How to beat the snobs when buying an everyman watch

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Image: The Sharper Me

Ariel Adams, founder of watch website ABlogToWatch.com, admits that his timepiece collection is so vast that he lost count of it “a long time ago”. One of the world’s leading watch experts, he has written on all things horological for everywhere from the Financial Times to Forbes magazine.

“What else can a man buy and wear that says something about his status, lifestyle and taste that people will notice?" he explains of the ever-growing status of the historic accessory. "We have our homes, our cars but we can’t really take those around with us. Most guys don’t want to wear a lot of jewellery, especially not in a business environment, and your wallet is not exactly on display. So a watch is the obvious choice.”

We asked him to bring us up-to-the-minute on buying a timely but inexpensive design. 

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"The best value watches are created by Japanese brands; Seiko, Citizen, Casio and Orient. Look at who's making your watch. Buy it from a watch company - not a marketing brand.” 

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"The casualification of the dress watch is a key trend that shows no sign of slowing. The traditional dress watch design is given a dressed-down, casual feel with a colourful or Nato strap. One of the most popular brands embracing this simple look is Daniel Wellington."

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"Colour has been important in watches for some time. For many years it was orange and yellow in sport watches, now that has been subdued to blue, which is a lot more versatile. But be careful when picking blue dials, as they are very complicated to make. Often they are too shiny or not shiny enough."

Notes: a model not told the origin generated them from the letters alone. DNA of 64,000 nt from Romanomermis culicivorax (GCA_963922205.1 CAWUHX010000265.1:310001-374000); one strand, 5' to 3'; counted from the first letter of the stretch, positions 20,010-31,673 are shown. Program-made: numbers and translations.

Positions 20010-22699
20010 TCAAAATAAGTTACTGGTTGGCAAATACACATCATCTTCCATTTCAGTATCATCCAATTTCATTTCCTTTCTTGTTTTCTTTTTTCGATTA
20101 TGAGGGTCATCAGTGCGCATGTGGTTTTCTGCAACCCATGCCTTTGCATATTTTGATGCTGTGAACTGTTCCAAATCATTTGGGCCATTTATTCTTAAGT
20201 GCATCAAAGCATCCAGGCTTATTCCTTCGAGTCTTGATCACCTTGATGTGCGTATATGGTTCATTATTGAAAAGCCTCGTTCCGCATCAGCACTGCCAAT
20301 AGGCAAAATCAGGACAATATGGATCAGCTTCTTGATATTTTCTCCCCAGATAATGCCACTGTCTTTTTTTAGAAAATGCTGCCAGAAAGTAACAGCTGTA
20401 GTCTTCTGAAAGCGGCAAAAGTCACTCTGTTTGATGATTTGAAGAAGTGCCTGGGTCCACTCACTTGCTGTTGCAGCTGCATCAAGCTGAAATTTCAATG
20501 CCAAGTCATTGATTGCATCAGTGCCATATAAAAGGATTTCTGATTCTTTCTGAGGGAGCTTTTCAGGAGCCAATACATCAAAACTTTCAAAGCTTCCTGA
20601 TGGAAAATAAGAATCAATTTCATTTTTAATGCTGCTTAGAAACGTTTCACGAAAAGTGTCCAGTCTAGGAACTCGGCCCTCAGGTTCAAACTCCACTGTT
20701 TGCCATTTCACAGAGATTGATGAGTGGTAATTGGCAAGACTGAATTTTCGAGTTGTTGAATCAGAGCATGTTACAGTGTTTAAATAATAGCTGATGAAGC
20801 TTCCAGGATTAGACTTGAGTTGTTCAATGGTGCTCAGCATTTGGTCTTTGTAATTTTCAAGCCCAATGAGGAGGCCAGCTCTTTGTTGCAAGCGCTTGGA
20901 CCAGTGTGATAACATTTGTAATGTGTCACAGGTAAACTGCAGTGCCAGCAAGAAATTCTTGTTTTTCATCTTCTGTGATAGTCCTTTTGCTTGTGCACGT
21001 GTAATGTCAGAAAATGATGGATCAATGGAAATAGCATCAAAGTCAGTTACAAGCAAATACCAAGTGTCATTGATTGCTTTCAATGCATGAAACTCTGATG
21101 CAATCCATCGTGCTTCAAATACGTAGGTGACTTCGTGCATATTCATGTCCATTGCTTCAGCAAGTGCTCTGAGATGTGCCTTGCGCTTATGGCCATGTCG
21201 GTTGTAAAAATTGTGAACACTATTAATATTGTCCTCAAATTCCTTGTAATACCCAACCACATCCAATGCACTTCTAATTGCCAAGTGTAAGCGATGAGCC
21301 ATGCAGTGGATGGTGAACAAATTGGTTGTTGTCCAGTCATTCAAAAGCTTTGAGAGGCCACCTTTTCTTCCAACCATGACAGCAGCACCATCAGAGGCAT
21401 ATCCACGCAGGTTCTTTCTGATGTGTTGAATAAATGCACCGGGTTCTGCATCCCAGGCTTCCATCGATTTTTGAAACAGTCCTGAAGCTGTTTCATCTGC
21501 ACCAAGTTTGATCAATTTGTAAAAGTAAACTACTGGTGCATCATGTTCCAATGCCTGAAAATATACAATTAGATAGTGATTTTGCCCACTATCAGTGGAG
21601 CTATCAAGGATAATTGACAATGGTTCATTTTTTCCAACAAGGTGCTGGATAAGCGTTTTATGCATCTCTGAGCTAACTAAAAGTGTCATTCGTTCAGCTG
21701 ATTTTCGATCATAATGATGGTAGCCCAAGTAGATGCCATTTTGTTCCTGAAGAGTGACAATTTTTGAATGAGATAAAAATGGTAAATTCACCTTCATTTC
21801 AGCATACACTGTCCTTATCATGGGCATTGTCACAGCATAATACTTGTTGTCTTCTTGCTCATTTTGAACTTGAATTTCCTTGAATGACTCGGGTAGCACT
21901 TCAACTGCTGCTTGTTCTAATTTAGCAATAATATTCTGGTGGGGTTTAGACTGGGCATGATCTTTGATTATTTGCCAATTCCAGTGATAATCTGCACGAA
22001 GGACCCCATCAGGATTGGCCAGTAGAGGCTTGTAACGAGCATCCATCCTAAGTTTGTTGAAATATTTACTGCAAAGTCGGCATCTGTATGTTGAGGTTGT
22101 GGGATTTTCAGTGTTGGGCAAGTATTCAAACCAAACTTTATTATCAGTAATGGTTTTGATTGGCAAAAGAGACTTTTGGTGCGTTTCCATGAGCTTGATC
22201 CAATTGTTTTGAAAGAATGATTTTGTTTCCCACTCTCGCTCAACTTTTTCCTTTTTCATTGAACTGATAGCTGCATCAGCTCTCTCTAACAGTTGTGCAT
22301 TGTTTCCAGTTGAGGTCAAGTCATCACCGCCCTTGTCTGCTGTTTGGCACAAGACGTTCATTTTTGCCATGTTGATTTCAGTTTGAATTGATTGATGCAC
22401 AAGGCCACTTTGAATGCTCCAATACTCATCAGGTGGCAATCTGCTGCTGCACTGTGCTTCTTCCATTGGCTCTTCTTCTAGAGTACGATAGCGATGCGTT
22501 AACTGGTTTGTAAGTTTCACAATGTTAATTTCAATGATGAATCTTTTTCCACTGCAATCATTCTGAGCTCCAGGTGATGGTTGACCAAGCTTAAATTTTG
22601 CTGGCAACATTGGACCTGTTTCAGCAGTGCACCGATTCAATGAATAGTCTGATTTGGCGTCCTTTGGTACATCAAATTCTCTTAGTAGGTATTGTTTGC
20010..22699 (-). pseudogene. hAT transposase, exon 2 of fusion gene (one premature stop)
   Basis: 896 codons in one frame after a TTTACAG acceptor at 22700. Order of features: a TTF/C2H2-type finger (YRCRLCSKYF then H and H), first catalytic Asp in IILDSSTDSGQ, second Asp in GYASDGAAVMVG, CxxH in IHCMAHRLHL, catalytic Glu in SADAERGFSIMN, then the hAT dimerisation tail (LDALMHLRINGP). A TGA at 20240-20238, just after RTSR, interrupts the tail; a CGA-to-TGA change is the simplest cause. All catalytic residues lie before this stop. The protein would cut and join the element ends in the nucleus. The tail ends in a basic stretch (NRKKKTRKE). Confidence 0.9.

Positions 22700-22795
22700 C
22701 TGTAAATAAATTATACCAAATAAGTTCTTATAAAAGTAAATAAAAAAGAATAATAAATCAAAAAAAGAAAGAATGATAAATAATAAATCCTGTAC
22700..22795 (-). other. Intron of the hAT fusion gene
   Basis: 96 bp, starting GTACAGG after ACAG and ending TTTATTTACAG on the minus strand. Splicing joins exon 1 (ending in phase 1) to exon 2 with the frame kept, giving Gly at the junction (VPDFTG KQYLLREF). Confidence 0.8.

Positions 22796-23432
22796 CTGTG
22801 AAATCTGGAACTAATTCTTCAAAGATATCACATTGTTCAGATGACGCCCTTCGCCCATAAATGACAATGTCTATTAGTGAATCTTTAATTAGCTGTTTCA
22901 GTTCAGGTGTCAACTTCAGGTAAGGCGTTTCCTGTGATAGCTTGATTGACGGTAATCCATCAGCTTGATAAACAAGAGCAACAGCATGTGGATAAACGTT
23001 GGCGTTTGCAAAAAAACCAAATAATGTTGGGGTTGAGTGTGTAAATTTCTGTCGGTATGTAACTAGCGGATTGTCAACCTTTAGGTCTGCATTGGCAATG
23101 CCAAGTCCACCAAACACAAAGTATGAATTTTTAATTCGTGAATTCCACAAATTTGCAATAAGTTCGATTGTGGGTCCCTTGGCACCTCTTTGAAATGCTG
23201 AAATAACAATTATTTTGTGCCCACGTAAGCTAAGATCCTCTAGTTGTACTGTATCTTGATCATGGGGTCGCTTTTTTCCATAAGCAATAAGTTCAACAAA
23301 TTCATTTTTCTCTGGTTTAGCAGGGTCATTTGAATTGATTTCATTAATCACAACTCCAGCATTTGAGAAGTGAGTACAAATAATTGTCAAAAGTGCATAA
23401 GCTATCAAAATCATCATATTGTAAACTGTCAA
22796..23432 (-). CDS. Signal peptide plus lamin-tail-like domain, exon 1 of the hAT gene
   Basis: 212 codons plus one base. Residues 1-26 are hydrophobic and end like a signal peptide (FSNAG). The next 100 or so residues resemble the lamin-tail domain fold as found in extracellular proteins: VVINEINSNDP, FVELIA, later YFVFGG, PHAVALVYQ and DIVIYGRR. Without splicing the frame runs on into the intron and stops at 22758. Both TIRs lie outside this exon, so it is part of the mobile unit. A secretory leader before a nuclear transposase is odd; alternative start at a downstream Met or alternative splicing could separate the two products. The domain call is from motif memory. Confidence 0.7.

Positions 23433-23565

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"You are choosing a watch for yourself: think about what watch you want and what you like rather than what is popular or impressive. You don’t need it, so you have to want it, and feel comfortable with it.”

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"The Casio G-Shock is durable, cheap and it really wants to be beaten up - it enjoys being put into odd situations. It’s a watch you can throw on the ground, step on it and it will be fine. It has legibility, comfort, style and looks modern.”

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"Buying a watch is not about spending a lot of money, but it is important that it is unique, comfortable and has a story behind it. It’s like buying a car - it’s a very personal decision. Any will take you from A to B, but for many people that choice is a personal expression of themselves.”

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"Choose a watch that you can read. It’s surprising how many are illegible. Then find one that fits on your body - not necessarily big or small but proportional to you and finally make sure it goes with a lot of things.” 

Watches available at select Fenwick stores.

By Claire Brayford